Duke of D.: “Not since the war.”
World War I

The Coroner: “You do not know if he carried one about with him?”

Duke of D.: “I have no idea.”

The Coroner: “You can make no guess, I suppose, to whom this revolver belongs?”

Duke of D. (in great surprise): “That's my revolver—out of the study table drawer. How did you get hold of that?” (Sensation.)

The Coroner: “You are certain?”

Duke of D.: “Positive. I saw it there only the other day, when I was hunting out some photos of Mary for Cathcart, and I remember saying then that it was getting rusty lying about. There's the speck of rust.”

The Coroner: “Did you keep it loaded?”

Duke of D.: “Lord, no! I really don't know why it was there. I fancy I turned it out one day with some old Army stuff, and found it among my shooting things when I was up at Riddlesdale in August. I think the cartridges were with it.”
A cartridge, also called a round, packages the bullet, gunpowder and primer into a single metallic case precisely made to fit the firing chamber of a firearm. The primer is a small charge of impact-sensitive chemical that may be located at the center of the case head (centerfire ammunition) or at its rim (rimfire ammunition). Electrically fired cartridges have also been made. Caseless ammunition has been made as well. A cartridge without a bullet is called a blank; one that is completely inert is called a dummy. In popular use, the term "bullet" is often misused to refer to complete cartridges. This is incorrect; "bullet" refers specifically to the projectile itself, not the entire cartridge.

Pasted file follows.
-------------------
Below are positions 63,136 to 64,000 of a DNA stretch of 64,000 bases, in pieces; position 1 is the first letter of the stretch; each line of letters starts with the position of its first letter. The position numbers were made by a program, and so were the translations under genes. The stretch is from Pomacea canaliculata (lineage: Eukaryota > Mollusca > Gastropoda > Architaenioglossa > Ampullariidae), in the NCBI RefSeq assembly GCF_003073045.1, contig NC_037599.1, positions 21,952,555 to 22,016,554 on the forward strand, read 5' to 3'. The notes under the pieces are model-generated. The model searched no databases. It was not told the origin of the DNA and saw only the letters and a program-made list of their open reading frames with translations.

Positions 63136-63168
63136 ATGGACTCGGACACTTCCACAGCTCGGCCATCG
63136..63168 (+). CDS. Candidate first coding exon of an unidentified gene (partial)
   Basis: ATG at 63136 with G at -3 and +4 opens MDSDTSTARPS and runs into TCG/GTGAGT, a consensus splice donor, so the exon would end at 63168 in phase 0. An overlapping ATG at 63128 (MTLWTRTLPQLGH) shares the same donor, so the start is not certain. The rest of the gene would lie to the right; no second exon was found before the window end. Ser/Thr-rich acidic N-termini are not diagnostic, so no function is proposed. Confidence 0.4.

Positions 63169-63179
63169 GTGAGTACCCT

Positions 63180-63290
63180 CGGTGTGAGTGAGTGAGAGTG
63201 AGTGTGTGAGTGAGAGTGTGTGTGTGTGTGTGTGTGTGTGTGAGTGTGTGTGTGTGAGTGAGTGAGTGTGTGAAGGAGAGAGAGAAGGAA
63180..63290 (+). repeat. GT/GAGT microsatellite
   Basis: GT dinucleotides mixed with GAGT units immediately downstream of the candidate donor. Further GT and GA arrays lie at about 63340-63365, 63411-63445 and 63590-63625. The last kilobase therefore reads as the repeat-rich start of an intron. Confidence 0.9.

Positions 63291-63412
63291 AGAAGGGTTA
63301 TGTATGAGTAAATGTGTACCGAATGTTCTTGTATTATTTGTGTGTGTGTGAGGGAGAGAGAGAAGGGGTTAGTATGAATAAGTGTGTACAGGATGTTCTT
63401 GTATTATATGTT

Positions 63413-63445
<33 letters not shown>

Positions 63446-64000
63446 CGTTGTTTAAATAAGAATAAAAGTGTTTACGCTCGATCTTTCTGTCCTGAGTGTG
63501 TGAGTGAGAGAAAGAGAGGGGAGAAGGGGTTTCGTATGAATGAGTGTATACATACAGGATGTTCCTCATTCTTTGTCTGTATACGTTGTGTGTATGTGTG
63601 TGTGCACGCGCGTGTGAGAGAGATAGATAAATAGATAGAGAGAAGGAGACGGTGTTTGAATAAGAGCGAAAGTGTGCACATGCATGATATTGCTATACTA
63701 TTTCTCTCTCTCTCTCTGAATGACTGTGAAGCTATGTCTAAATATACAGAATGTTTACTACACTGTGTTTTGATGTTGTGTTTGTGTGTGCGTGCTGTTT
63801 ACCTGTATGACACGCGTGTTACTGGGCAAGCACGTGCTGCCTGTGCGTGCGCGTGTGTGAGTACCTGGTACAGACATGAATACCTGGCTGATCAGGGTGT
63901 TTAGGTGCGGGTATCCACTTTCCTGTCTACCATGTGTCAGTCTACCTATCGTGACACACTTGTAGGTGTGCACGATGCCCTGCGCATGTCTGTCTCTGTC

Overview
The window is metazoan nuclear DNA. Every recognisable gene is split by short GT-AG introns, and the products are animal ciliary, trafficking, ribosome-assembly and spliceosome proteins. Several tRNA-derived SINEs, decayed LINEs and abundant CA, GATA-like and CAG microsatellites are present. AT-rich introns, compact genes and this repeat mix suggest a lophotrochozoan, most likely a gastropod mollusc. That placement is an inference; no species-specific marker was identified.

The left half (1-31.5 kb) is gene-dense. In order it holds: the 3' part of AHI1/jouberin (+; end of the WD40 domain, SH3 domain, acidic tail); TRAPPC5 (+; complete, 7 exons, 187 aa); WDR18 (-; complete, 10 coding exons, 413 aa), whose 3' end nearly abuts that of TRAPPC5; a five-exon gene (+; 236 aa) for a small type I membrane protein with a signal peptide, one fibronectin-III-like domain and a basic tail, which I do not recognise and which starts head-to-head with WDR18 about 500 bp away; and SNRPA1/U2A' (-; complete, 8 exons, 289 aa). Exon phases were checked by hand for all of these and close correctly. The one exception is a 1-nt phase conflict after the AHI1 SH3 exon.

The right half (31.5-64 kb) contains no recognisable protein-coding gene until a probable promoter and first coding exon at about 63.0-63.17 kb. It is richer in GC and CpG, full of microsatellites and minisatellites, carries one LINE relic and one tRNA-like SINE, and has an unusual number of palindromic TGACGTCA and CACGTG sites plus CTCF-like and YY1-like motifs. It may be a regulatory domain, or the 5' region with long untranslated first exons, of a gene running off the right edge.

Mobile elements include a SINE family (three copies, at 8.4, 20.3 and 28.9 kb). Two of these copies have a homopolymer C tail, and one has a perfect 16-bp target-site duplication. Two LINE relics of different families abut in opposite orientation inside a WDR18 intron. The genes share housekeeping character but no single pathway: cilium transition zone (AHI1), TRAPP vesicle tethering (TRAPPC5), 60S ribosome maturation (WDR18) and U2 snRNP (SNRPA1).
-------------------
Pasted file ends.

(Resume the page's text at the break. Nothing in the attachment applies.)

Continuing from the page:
The Coroner: “Was the drawer locked?”

Duke of D.: “Yes, but the key was in the lock. My wife tells me I'm careless.”

The Coroner: “Did anybody else know the revolver was there?”

Duke of D.: “Fleming did, I think. I don't know of anybody else.”